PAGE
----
|WikiProject Economics||(Rated Start-class, Mid-importance)|
The version written by "Nikodemos" absolutely blows. Oh, and it is wrong too. Economics is a science, and it requires precise writing, and that article doesn't have it. But who's keeping track anyway... For a more accurate version, you'll have to read the version here: 
Drug Prohibition Example
Equating a ban on drugs to a price ceiling of 0 is questionable. Wouldn't that imply it's still legal to sell drugs at a negative price, ie. pay someone to take drugs? Also, price ceilings of 0 are imposed on some legal products. For example, British restaurants are required by law to provide tap water free of charge. Clearly two very different scenarios.
The threat of punishment adds to the opportunity cost of drug ownership, which means higher cost of production and consumption, ie. an upward shift in the both the supply and demand curve, and not a price set below the intersection of the two curves associated with a shortage.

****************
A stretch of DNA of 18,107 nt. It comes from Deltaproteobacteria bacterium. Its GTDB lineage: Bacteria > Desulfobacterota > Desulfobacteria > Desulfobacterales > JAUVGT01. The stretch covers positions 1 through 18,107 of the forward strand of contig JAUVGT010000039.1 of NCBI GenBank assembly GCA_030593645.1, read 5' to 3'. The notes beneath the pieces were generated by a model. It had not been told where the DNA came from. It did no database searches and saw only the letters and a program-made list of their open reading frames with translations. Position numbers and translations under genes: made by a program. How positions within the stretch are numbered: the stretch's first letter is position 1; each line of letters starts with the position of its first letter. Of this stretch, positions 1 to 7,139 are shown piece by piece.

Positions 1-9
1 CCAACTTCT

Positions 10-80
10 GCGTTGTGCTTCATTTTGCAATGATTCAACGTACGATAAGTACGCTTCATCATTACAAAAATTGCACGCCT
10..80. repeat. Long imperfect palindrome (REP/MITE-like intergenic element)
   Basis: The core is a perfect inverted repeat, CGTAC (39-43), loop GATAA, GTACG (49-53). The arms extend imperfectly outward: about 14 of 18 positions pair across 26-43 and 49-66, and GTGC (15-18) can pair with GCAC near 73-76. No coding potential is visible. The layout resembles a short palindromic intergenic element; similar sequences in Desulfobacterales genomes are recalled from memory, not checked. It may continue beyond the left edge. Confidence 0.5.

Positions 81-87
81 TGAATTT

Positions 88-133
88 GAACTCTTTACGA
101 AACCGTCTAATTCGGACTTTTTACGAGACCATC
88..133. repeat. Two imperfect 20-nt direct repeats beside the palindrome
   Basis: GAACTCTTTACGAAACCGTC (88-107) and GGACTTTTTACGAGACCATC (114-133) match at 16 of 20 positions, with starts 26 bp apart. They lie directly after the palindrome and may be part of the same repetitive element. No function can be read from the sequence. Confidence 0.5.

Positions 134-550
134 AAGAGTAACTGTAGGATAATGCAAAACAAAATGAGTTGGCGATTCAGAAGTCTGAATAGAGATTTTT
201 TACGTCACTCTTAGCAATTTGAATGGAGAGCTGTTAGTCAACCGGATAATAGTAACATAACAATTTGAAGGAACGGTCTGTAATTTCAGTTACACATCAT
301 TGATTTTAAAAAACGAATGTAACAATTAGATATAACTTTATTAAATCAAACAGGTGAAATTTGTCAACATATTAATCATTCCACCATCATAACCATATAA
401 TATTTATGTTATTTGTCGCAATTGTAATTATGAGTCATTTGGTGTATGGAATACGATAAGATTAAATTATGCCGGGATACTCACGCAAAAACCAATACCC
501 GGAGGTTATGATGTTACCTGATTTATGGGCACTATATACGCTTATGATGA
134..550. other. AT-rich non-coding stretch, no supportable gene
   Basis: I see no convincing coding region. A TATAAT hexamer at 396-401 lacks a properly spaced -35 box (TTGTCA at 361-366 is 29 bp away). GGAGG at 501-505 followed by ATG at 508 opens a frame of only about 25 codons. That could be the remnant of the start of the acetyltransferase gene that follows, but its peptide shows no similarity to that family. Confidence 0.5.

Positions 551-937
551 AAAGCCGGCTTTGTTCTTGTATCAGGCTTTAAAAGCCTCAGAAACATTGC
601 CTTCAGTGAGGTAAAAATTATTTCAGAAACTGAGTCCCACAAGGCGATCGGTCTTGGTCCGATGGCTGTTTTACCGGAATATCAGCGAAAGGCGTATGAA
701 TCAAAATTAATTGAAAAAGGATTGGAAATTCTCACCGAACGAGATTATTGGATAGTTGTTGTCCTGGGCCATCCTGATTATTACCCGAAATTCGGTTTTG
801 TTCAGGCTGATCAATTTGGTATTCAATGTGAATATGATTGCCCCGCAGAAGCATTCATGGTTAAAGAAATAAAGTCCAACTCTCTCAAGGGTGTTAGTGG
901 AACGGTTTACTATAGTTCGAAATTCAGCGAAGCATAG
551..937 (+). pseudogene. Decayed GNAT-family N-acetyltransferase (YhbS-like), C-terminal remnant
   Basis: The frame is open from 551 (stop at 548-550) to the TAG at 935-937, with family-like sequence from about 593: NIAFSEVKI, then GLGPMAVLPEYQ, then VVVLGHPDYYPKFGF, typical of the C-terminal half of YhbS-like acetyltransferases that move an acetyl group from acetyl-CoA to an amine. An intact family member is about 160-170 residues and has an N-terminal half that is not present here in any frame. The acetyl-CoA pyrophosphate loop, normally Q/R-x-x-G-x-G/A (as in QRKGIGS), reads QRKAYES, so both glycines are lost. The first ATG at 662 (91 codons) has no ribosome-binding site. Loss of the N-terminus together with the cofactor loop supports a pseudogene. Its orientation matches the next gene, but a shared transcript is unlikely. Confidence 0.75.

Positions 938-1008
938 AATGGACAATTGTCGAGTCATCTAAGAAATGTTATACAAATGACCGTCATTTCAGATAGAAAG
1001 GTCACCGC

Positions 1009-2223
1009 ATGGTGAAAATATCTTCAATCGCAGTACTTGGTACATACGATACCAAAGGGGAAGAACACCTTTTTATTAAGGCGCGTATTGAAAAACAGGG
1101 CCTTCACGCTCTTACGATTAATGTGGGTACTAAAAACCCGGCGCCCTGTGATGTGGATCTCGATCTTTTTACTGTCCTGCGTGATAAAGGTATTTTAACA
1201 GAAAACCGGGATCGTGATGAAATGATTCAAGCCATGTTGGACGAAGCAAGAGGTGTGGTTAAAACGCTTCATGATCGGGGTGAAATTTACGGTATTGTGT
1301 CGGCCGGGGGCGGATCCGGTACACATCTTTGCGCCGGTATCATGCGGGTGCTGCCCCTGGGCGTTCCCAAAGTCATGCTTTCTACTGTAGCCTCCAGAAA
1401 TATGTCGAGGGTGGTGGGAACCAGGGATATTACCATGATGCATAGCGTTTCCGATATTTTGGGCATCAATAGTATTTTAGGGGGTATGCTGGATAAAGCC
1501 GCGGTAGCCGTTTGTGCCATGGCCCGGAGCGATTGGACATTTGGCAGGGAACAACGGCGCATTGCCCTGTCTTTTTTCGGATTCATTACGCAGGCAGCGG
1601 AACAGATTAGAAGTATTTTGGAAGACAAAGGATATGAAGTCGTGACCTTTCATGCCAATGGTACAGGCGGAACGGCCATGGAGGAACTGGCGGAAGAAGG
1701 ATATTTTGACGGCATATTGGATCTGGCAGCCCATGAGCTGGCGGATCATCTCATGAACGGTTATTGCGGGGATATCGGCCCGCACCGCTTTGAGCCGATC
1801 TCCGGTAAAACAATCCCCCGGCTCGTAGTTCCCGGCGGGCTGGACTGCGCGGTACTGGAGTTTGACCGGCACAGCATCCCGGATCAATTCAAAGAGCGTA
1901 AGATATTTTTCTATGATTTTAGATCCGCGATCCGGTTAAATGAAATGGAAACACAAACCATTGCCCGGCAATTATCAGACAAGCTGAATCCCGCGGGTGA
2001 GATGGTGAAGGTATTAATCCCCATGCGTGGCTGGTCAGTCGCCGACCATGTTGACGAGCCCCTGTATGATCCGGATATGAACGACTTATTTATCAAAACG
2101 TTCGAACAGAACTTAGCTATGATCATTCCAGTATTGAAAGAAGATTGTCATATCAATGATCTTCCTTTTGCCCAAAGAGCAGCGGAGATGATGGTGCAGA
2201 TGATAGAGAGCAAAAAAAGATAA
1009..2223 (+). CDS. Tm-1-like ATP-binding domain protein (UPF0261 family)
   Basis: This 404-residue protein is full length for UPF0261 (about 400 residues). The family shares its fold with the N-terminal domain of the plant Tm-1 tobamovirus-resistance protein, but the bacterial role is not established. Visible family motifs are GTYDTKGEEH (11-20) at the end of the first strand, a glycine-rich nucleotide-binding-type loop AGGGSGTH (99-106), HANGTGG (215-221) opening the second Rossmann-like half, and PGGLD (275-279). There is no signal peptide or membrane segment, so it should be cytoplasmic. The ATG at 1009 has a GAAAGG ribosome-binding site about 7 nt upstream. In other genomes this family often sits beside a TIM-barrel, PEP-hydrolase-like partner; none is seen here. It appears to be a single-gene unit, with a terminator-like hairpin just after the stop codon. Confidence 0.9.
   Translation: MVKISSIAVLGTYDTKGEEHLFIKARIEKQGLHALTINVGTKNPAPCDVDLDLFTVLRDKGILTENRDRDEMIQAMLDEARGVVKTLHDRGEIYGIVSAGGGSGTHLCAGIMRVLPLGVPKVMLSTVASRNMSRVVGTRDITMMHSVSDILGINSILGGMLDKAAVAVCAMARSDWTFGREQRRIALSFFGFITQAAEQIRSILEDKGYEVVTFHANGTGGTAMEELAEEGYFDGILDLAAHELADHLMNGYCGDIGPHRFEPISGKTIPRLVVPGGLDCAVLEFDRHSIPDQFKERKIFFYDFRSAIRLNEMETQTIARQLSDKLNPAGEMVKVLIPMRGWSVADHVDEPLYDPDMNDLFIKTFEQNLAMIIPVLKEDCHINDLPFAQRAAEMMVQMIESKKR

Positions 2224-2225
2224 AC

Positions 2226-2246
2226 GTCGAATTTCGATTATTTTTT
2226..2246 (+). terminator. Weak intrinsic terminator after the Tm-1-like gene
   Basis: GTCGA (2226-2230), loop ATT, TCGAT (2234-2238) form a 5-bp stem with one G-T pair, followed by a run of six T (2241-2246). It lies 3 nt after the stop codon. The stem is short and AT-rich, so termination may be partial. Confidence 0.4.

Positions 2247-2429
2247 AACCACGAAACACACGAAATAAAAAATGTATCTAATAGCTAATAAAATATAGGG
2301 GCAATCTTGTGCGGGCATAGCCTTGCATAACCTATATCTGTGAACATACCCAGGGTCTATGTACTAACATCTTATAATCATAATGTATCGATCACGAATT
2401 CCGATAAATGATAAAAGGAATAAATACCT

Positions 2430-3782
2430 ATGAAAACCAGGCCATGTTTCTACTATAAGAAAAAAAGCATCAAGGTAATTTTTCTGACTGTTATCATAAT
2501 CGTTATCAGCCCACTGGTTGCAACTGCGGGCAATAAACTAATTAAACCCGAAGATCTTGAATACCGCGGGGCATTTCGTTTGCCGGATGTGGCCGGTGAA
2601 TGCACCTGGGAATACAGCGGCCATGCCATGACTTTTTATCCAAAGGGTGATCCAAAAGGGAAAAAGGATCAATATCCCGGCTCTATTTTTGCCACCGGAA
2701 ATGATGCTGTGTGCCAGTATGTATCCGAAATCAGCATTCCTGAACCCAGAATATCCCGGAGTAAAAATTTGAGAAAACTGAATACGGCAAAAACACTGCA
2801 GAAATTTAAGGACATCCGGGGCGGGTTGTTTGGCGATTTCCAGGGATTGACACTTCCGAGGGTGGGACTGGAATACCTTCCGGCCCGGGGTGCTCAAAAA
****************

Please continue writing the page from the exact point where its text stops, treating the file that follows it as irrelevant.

I suggest deleting this example and replacing it with a clearer one, such as traffic congestion Klafubra 10:44, 23 May 2006 (UTC)
As of 12 March 2014, there is a MERGE tag in both articles, and the discussion redirects to here. However, that editor did not stick around to provide any rationale for their proposal. (these notes added by N2e (talk) on 12 March)
- Oppose the merge as proposed. Excess supply is the condition that is associated with a surplus, not a shortage. The proposer is mixing terms. Rationale: "shortage" is a very widely used concept in economics, taught in any basic course on Microeconomics, and shortage is described as that condition that results when the price is (and remains for some period of time) below the market clearing price in the supply/demand model. "Surplus" is quite the opposite, being that condition that emerges when the price is (and remains for some period of time) above the market clearing price in the supply/demand model. N2e (talk) 14:49, 12 March 2014 (UTC)
- Oppose The topics are not symmetric. "In economics and decision theory, loss aversion refers to people's tendency to strongly prefer avoiding losses to acquiring gains." I'm going to remove the merge proposal as it hasn't gained any traction over a year. — MaxEnt 05:44, 7 May 2014 (UTC)